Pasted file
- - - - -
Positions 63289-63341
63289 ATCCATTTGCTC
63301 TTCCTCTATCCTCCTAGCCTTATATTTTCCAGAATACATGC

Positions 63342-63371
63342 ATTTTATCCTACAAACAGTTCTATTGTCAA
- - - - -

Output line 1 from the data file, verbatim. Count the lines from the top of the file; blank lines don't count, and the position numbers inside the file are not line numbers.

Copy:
Positions 63289-63341